The police are unable to communicate with the group, which consists of 82 children, 78 men and 60 women, as they speak a tongue that has yet to be identified by Thai immigration and authorities. A Turkish-speaking interpreter was called in to interview them because it was initially believed that the group might hail from Turkey. The detainees were moved to an immigration office in Hat Yai district, before the women and children were moved to a shelter.
The women in the group were wearing hijab, with a netted opening for the eyes, while the men were found wearing casual attire. An immigration police officer noted that the group was comprised mostly of families and carried luggage like the sort used by normal international travellers. He added that their clothes were still clean, which possibly indicated that they had only just arrived in Thailand. He also said that they appeared to be Chinese looking.
Reporters’ also observed that the detainees were dressed in expensive-looking clothes and had sophisticated mobile devices.
“We are trying to check if they are Uighurs from China,” said Sunai Phasuk, Thailand’s representative for Human Rights Watch. Uighurs are a Muslim group from China's Xinjiang province, whose language has Turkish roots.
Upon detaining the group, the authorities first provided them with food and water, along with medical assistance for those appearing unwell. Police initially thought they might be Rohingya boat people entering Thailand illegally from Myanmar.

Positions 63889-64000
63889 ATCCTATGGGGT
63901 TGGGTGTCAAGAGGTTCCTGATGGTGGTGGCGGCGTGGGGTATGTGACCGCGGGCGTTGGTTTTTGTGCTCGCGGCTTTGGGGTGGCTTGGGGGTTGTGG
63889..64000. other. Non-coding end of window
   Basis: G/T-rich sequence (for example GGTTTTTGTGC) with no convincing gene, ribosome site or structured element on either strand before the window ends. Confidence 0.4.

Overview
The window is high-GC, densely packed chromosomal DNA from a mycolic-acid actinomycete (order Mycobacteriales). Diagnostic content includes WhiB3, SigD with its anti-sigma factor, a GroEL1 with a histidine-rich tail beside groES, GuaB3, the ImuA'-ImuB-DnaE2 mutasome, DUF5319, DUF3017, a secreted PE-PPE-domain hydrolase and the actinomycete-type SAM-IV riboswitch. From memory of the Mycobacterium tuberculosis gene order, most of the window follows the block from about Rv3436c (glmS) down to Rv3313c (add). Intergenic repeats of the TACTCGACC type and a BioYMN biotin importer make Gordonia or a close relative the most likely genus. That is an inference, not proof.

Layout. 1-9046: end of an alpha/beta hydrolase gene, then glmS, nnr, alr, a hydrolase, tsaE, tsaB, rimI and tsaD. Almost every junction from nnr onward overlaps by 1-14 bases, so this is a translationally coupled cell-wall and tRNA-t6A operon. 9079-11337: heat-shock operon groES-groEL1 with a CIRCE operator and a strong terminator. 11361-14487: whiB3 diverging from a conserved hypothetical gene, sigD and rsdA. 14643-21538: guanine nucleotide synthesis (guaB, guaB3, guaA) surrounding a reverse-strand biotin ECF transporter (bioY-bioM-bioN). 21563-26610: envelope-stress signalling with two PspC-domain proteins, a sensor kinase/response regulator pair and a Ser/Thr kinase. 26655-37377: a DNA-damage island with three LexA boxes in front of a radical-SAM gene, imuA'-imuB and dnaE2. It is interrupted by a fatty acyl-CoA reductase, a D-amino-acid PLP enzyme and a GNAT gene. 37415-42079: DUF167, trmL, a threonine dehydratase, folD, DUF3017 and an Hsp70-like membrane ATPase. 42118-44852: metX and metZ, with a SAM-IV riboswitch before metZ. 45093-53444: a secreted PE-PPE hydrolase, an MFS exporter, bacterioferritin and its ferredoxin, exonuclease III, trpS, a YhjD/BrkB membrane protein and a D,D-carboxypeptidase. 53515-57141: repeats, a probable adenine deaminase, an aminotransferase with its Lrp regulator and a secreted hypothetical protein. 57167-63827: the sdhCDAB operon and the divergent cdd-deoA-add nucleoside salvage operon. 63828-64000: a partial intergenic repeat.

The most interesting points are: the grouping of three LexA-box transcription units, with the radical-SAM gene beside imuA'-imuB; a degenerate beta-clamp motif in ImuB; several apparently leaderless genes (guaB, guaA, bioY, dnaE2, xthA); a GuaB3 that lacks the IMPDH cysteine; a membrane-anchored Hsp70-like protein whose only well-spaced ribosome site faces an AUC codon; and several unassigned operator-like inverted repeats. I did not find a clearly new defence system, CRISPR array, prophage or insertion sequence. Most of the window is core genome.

Officials from the United Nations Head Commissioner on Refugees have been coordinating with the authorities to take care of the group, and have enlisted help from Arab speakers to try and communicate with the group. So far, no charges of illegal entry or criminal activities have been pressed on them.
A few men reportedly escaped when the police closed in on the group in response to an alert from local residents. No details were available about the escapees as of press time.
Immigration police commander Pol Maj-General Thawatchai Pitanilabutr, who led the inspection of the plantation, said several Rohingya were also being sheltered near the farm and police are checking to see if the two groups had anything in common in relation to their travel into Thailand.
Pol Lt-Colonel Paisith Sangkhahapong, director of the Department of Special Investigation anti-human trafficking centre, said the agency had not yet looked into the incident, hence it could not determine if it was related to a crime under its jurisdiction.
He said if the group hailed from Turkey, this would be the largest group of Turkish people travelling via Thailand. He went on to say that Thailand should not be a route for human trafficking from Turkey as there were other routes available via Europe.